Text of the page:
11/10/2004 12:00AM

Idea for lights at Monmouth largely received as positive move

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EAST RUTHERFORD, N.J. - Some of the lazy, hazy afternoons at Monmouth Park next summer could be transformed into evenings under the stars.

Richard Codey, who will be sworn in as New Jersey's governor next week, has some strong opinions on how to restore Monmouth to its past glory. Codey, a former horse owner, would start by installing lights for the 2005 season to run evening cards on weekdays, with Saturday and Sunday racing continuing as matinees.

The engineers have already started the studies to determine the costs.

"The issue is in the hands of the engineers and consultants," said Bob Kulina, Monmouth's vice president and general manager. "There is lot of analysis to be done, and then the whole process will be evaluated."

The shift from day to night racing attracted generally positive support among horsemen, who viewed any attempt to spark interest in the sport as a positive move.

"I like it," said trainer Alan Seewald. "I think the weekday attendance has been tailing off, so why not try a change? I think it would bring people in. If they could set up another restaurant and bring in a band, I think it would go over well."

Tim Hills, the leading trainer at Monmouth this summer and a native New Englander, took a cautionary stance based on past experience.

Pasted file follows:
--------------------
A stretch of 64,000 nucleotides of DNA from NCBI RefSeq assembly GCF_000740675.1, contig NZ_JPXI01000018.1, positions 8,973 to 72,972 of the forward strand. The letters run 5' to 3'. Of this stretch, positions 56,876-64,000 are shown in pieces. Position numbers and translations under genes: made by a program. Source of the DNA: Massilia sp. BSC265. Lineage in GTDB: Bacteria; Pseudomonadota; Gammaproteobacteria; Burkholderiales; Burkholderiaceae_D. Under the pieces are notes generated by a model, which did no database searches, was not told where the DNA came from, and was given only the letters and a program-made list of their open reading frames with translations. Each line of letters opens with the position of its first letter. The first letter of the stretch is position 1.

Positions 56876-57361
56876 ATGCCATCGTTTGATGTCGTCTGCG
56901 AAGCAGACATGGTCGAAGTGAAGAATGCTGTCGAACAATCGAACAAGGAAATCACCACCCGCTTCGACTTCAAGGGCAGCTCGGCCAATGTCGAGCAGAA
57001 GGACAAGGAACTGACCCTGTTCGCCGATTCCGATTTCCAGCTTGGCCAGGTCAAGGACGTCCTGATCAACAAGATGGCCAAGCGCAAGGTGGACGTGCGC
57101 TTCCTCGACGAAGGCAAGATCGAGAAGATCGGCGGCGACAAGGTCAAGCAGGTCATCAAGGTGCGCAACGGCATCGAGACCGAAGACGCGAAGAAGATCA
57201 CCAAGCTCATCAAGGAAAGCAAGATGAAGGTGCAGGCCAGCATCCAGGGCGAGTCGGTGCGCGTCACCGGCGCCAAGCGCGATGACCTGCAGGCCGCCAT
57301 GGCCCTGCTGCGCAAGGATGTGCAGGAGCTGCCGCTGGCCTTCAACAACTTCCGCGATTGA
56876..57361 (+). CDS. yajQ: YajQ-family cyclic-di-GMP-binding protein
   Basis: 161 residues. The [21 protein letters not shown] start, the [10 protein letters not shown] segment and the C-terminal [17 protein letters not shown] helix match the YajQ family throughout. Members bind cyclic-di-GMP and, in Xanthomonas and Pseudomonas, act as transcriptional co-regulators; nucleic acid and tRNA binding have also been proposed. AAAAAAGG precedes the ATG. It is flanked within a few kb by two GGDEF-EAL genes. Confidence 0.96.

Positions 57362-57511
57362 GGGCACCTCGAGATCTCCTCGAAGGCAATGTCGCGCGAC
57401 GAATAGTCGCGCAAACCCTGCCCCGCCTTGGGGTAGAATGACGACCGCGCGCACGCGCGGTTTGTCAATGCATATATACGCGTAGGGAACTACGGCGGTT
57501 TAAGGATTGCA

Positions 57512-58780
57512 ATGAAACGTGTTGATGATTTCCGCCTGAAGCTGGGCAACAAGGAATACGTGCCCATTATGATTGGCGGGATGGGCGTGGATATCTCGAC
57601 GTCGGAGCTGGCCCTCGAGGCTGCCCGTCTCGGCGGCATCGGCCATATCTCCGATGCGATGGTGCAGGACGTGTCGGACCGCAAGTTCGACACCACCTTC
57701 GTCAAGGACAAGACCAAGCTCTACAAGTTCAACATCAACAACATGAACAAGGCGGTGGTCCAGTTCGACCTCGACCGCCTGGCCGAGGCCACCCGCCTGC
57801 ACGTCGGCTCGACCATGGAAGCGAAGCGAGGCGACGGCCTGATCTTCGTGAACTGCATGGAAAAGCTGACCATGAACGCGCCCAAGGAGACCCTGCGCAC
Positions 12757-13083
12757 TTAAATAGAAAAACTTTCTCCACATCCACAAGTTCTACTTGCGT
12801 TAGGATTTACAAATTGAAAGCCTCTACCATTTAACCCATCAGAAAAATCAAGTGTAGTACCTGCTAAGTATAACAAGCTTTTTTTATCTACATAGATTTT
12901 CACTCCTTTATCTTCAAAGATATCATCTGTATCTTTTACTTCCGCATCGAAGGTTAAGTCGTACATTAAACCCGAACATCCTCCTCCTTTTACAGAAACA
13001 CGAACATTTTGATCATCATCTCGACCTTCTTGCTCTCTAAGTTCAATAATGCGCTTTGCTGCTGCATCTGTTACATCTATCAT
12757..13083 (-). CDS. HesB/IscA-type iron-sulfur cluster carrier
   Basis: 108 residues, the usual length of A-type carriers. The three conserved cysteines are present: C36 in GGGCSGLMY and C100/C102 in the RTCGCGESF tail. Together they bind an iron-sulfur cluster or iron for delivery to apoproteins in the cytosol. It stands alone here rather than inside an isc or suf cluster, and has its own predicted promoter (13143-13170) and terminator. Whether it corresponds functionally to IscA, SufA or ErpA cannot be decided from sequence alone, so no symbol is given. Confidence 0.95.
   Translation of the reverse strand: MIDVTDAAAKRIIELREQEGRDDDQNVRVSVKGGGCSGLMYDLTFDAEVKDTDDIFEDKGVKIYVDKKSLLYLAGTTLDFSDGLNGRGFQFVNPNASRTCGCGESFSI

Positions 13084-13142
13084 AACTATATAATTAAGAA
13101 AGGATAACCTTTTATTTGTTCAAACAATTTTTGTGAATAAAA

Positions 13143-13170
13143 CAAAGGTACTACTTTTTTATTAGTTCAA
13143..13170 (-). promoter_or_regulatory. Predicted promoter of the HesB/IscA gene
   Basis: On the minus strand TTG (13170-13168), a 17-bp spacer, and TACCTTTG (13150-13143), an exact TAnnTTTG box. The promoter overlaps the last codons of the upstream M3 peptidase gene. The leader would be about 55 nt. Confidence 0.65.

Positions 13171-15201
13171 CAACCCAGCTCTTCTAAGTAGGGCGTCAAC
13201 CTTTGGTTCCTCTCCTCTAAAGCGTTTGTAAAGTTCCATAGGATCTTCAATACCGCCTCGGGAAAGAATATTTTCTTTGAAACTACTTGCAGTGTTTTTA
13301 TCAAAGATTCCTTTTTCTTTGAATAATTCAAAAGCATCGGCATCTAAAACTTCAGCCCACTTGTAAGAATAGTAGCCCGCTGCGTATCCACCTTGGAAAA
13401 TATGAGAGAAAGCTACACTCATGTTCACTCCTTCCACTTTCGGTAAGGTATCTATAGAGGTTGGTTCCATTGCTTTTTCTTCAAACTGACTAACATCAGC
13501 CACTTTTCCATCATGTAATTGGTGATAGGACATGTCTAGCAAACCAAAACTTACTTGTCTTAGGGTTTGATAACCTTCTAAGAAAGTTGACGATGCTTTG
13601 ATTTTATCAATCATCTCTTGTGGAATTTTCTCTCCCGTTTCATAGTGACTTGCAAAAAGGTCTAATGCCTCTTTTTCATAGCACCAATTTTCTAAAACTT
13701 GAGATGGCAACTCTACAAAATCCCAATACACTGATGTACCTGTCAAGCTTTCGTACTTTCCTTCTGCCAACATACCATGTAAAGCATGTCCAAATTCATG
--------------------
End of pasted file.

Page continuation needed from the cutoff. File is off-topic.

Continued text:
"I was at Rockingham Park in the 1980's when they experimented with every combination of day and night racing," said Hills "It ended up that Friday and Saturday were the best nights. On weekdays, people have other things to do at night. For the most part, Thoroughbred racing is a daytime sport. It's hard to change that."

J. Willard Thompson, who trained horses for the incoming governor in the past, believes Codey will have racing's best interests at heart.

"I'm for anything that will help racing," said Thompson.

Hornshope going for Princeton diploma

The $60,000 Princeton Stakes on Friday is for 3-year-olds at 1 1/16 miles, and trainer Derek Ryan hopes this will be the stakes breakthrough for Hornshope.

Hornshope finished last in the Grade 1 Wood Memorial at Aqueduct in April. Since Ryan got the horse in September, he has placed him more realistically. Ryan has run him four times, including twice on the turf.

"I think those grass races sweetened him up a little," said Ryan.

In his last grass effort, Hornshope lost by 1 1/2 lengths in The Big M's Paterson Stakes from post 9.

Hornshope switched back to the main track for his latest start, an allowance victory in the mud. He maintained his edge with a bullet work Saturday, going four furlongs at Monmouth in 47.40 seconds.

Hornshope will have to deal with Zakocity, who was third in The Meadowlands's Grade 3 Pegasus on opening night and followed that with a victory in the Grade 3 Discovery Handicap at Aqueduct.